The mermaid, the witch, and the sea

Maggie Tokuda-Hall

Book - 2020

A desperate orphan turned pirate and a rebellious imperial daughter find a connection on the high seas in a world divided by colonialism and threaded with magic. Aboard the pirate ship Dove, Flora the girl takes on the identity of Florian the man to earn the respect and protection of the crew. The brutal life of a pirate is about survival: don't trust, don't stick out, don't feel. When the pirates prepare to sell their unsuspecting passengers into slavery, Flora is drawn to the Lady Evelyn Hasegawa, who is en route to a dreaded arranged marriage with her own casket in tow. The pair set into motion a wild escape that will free a captured mermaid (coveted for her blood, which causes men to have visions and lose memories) and in...volve the mysterious Pirate Supreme, an opportunistic witch, and the all-encompassing Sea itself.

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Location Call Number   Status
Young Adult Area YOUNG ADULT FICTION/Tokudaha Maggie Checked In
Fantasy fiction
Somerville, Massachusetts : Candlewick Press 2020.
Main Author
Maggie Tokuda-Hall (author)
First edition
Physical Description
357 pages ; 24 cm
Contents unavailable.
Review by Booklist Review

The Imperial army controls most of the known world, and all that remains free is the sea. In order to survive the cruel life aboard the Dove, a pirate ship that sells unwitting passengers into slavery, Flora disguises herself as male Florian. When Imperial-born Lady Evelyn Hasegawa boards the Dove on her way to an arranged marriage, Flora can't deny the forbidden bond that blossoms between them. A daring escape sets the two on a wild path to freedom, with the help of a mermaid, a witch, and the sea itself. In her debut, Tokuda-Hall minces no words, telling a brutal tale of pirate life and the impacts of colonialism. Moderate pacing and short stories peppered throughout balance out the more graphic scenes of violence and torture, which may be more appropriate for older readers. Though the romance develops quickly, readers will easily warm up to the tenacious protagonists as they grapple with identity, discover themselves, and stop at nothing short of freedom.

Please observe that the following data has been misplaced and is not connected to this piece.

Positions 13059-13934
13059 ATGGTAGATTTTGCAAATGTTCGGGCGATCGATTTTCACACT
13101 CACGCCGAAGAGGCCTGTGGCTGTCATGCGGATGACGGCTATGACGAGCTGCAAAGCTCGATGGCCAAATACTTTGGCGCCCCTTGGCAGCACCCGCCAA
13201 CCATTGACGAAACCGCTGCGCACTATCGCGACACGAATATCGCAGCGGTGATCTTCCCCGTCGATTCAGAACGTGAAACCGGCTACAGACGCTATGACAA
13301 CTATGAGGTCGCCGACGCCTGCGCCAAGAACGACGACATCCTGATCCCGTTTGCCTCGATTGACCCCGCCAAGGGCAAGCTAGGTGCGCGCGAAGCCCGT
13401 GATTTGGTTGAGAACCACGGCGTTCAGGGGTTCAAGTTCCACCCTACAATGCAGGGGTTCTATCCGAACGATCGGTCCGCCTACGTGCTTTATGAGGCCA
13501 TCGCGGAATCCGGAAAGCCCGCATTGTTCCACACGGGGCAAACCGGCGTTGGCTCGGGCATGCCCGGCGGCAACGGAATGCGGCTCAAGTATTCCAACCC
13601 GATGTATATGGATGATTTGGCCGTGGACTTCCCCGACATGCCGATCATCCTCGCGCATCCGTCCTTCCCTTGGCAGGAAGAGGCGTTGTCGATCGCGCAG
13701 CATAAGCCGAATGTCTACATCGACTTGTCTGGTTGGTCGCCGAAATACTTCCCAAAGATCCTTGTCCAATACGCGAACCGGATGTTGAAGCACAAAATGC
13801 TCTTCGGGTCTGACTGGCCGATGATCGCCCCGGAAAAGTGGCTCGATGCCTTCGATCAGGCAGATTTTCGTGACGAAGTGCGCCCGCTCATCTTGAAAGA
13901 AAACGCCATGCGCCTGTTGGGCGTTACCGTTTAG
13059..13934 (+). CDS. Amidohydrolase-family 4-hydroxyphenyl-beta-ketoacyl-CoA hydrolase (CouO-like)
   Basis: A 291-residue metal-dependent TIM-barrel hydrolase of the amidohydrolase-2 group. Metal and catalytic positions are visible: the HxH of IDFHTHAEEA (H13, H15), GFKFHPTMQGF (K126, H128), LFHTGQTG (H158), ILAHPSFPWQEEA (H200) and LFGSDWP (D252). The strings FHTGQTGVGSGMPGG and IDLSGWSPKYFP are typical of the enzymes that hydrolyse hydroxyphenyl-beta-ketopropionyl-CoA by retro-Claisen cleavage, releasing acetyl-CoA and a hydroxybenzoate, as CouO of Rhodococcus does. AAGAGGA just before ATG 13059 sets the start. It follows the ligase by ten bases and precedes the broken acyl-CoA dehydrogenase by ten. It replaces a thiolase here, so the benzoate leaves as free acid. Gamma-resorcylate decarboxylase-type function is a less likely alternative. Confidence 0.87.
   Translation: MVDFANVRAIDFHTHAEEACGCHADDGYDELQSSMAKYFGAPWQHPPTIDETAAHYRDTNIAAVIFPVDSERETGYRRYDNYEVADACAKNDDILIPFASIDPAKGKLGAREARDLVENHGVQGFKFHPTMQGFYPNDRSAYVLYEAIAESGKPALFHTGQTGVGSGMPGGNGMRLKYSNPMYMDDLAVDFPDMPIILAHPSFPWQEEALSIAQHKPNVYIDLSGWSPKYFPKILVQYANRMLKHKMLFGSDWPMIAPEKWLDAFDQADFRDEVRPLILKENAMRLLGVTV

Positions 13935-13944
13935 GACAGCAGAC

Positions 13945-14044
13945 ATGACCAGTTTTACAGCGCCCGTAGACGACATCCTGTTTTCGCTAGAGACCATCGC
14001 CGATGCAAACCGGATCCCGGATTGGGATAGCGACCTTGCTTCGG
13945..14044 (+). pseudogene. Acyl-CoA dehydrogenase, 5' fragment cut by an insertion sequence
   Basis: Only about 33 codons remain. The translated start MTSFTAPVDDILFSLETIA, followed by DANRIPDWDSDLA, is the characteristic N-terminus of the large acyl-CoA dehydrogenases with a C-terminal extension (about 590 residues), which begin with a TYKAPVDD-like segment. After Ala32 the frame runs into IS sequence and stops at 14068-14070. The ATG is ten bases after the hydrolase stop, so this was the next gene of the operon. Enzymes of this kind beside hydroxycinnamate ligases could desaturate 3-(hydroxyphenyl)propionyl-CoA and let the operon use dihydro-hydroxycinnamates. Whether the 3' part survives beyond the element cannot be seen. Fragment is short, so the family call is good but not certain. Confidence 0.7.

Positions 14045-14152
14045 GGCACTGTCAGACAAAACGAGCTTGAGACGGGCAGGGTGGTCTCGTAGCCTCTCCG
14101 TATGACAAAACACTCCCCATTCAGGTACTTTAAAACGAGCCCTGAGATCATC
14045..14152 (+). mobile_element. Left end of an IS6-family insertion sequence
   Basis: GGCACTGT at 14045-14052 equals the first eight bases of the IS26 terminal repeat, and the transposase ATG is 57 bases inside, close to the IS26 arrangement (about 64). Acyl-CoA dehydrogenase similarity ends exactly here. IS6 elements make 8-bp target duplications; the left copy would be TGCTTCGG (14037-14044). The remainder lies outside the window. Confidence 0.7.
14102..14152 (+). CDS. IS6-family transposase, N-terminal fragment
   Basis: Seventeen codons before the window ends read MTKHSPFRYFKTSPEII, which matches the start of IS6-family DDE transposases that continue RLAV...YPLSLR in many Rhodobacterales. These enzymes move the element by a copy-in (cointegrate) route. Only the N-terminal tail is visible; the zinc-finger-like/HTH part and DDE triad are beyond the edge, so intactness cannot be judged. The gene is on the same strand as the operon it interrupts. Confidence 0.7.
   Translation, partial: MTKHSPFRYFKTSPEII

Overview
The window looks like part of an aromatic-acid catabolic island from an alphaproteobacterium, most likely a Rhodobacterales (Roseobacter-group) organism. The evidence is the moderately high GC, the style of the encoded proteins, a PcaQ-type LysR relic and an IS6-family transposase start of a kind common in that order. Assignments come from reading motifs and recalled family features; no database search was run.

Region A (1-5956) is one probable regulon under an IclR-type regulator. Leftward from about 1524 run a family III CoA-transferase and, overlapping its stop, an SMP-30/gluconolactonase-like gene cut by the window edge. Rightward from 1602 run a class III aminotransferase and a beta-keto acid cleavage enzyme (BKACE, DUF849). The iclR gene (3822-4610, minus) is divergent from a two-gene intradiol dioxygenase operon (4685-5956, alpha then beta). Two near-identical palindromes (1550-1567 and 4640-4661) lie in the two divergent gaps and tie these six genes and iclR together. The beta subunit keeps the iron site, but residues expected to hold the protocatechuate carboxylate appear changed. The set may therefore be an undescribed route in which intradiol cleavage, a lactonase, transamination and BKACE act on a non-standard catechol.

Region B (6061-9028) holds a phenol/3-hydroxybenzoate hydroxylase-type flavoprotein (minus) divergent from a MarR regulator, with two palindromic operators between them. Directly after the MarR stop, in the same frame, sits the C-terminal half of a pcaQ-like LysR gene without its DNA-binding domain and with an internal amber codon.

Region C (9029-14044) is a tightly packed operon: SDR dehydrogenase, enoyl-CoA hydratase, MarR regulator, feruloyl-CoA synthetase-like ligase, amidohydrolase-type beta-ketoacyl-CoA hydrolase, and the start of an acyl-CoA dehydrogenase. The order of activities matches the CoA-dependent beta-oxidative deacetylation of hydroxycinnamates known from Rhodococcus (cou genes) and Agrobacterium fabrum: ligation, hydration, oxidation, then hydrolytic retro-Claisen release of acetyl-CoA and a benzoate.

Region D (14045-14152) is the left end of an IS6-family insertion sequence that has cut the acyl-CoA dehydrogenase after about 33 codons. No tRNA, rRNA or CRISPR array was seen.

From Booklist, Copyright (c) American Library Association. Used with permission.
Review by Publisher's Weekly Review

Set in a fantastical world devastated by imperialism, Tokuda-Hall's YA debut follows a diverse array of characters as they journey across a conscious and omnipotent sea. After her family falls on hard times, 15-year-old Imperial noble Evelyn Hasegawa is shipped off to a forced marriage in the colonized Floating Islands. Aboard passenger ship the Dove, she is assigned a guard, Florian, who has worked as a crew member for the past few years, hoping to afford a new start with his brother. As Evelyn takes to Florian, teaching him to read, he struggles to keep two secrets: gender-fluid Florian is also known as Flora, and the Dove is actually a slaver that will soon turn on its passengers, imprisoning and selling Evelyn and the other Imperials. When the crew captures a mermaid to be vended for her blood, Florian vows to free both the creature and Evelyn, but their attempt to escape exposes them to other dangers, truths, and betrayals neither had imagined. Tokuda-Hall aptly explores themes of gender identity and misogyny while illustrating colonialism's horrors, in which even children must steal from and harm each other to survive. Interstitials by the sea lend a global viewpoint that ripples through the story without disrupting the narrative. Ages 14--up. Agent: Jennifer Laughran, Andrea Brown Literary. (May)

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Review by School Library Journal Review